Earlier this week, Doug Goddard captured images of two Mealy Redpolls feeding on seed heads close to Mary’s Lake, adjacent to Summer Leys LNR. This species can often be tricky to identify as both Lesser and Mealy Redpolls can vary considerably in appearance according to age, sex, moult and feather wear, with some practically defying identification altogether. Most Mealies first attract attention as a result of their being rather pallid and colder toned compared to Lesser Redpoll but this isn’t always the case as some Mealies can be quite dark while, conversely, some Lessers can also take on a rather bright and cold-toned appearance.
Good views of a suite or ‘checklist’ of characteristics is normally required before a safe identification can be made. This individual appears to tick all the boxes: wholly white ground colour to under parts (no sign of Lesser’s strong buffish wash to flanks and breast sides); broad white (not buff) supercilium; large white spot below eye and whitish ear-coverts with darker streaking; white ‘tramlines’ on mantle (although Lesser can show these); strong white (not buff) tips to the greater coverts, median coverts, tertials and primaries. The tips to the outer couple of greater coverts are buffish, indicating unmoulted juvenile feathers indicating it is a first-winter and this is further supported by patchy/restricted amount of black on the throat and around the bill base which will become more extensive with feather wear. Compare the above with a typical Lesser Redpoll, also at Summer Leys.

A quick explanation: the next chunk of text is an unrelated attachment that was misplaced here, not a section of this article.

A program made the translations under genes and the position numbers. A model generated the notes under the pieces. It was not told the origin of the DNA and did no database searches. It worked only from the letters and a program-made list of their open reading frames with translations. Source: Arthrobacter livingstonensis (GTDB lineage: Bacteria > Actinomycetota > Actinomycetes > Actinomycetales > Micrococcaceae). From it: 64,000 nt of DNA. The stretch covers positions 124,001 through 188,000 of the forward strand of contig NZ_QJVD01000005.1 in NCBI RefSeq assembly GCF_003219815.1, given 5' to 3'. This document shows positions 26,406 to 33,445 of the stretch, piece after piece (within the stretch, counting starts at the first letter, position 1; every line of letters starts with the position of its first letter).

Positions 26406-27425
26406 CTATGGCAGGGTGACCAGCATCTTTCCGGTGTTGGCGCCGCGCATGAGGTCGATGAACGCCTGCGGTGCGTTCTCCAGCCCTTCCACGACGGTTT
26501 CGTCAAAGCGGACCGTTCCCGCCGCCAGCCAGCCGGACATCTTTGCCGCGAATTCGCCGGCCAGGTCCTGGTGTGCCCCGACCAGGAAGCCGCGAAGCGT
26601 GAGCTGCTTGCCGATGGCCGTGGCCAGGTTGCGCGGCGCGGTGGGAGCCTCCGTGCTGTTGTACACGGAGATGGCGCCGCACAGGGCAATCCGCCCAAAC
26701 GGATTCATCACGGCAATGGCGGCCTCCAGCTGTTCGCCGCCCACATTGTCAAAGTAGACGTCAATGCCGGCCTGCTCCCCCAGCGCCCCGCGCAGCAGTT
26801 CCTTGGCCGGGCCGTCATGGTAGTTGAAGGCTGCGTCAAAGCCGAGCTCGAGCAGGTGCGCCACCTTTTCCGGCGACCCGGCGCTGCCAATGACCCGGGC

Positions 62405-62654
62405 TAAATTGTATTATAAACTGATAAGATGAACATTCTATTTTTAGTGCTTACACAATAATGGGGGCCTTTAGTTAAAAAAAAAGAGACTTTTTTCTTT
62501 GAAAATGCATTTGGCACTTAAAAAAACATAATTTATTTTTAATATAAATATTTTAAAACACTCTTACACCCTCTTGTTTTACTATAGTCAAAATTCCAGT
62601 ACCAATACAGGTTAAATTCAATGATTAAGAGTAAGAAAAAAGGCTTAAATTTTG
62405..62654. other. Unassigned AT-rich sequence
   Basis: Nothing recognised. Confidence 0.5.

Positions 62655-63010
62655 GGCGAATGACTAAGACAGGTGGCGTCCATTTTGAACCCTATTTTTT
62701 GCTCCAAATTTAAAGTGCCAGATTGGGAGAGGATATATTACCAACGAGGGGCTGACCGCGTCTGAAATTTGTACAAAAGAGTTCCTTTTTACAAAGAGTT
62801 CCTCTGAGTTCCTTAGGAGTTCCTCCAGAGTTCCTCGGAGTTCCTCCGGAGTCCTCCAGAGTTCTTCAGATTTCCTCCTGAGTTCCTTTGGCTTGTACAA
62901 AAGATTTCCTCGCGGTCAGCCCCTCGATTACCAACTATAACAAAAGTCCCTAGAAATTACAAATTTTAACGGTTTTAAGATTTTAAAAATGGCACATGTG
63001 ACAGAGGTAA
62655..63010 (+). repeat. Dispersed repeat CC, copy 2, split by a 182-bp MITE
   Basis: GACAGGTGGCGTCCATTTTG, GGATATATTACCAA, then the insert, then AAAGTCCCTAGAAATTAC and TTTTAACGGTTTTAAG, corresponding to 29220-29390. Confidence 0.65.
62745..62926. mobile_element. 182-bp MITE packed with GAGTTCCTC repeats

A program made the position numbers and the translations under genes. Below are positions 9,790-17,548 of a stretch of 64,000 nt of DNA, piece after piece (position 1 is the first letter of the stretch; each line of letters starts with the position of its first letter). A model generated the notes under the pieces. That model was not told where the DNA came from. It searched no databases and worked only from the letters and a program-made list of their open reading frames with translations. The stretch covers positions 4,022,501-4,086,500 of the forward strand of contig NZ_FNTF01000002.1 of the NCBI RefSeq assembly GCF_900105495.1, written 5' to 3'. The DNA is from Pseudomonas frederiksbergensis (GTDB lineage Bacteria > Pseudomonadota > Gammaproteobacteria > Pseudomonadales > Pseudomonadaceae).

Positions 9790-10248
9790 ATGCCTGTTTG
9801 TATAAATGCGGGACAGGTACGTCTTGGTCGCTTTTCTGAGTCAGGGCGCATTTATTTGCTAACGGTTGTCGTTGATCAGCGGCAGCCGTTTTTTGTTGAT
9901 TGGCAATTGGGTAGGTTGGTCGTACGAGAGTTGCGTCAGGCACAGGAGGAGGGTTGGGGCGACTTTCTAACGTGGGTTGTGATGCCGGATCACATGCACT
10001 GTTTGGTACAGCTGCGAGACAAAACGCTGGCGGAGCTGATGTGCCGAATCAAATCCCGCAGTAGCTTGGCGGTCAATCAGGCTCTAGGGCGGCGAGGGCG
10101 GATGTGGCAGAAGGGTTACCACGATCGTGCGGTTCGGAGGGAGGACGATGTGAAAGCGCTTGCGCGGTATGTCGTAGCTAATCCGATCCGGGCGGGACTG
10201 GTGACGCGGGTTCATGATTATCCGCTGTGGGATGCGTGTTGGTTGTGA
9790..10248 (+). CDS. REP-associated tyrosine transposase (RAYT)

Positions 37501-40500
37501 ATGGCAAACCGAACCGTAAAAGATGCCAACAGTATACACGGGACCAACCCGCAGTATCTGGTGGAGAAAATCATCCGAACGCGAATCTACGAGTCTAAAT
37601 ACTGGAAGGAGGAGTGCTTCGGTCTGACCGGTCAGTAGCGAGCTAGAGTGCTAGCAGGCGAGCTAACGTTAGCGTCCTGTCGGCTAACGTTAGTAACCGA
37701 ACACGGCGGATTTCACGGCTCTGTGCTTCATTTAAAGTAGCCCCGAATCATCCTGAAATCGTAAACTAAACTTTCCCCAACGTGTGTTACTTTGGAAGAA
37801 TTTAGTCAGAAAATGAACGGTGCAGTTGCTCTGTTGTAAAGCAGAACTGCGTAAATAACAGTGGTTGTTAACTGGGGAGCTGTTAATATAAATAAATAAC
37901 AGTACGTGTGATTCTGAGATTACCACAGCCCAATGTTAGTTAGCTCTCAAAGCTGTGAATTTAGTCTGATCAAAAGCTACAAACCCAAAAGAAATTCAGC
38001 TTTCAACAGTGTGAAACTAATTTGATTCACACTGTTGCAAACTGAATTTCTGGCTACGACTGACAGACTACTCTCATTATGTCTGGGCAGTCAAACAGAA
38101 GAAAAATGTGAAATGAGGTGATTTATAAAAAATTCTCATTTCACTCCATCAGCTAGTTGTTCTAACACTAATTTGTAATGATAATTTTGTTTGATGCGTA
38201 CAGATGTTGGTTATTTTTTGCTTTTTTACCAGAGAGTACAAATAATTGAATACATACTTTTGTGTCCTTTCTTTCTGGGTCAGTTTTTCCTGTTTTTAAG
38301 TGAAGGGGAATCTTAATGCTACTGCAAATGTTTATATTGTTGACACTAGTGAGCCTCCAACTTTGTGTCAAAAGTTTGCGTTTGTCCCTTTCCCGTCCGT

First-winter Lesser Redpoll never shows such clean white wing bars so early in the autumn (i.e. before wear). The red ‘poll’ of the Mealy is also rather pale, almost orange, which is a characteristic frequently shown by first-winter and female redpolls but ‘poll’ colour can vary greatly across the board, even becoming yellow in some instances (see here).
Finally, here’s the other redpoll which was accompanying the above Mealy.
Again, this appears to be another Mealy Redpoll and gives the impression of being large, long and big-billed – which they are …
For more on redpoll identification see Andy Warr’s excellent online guide.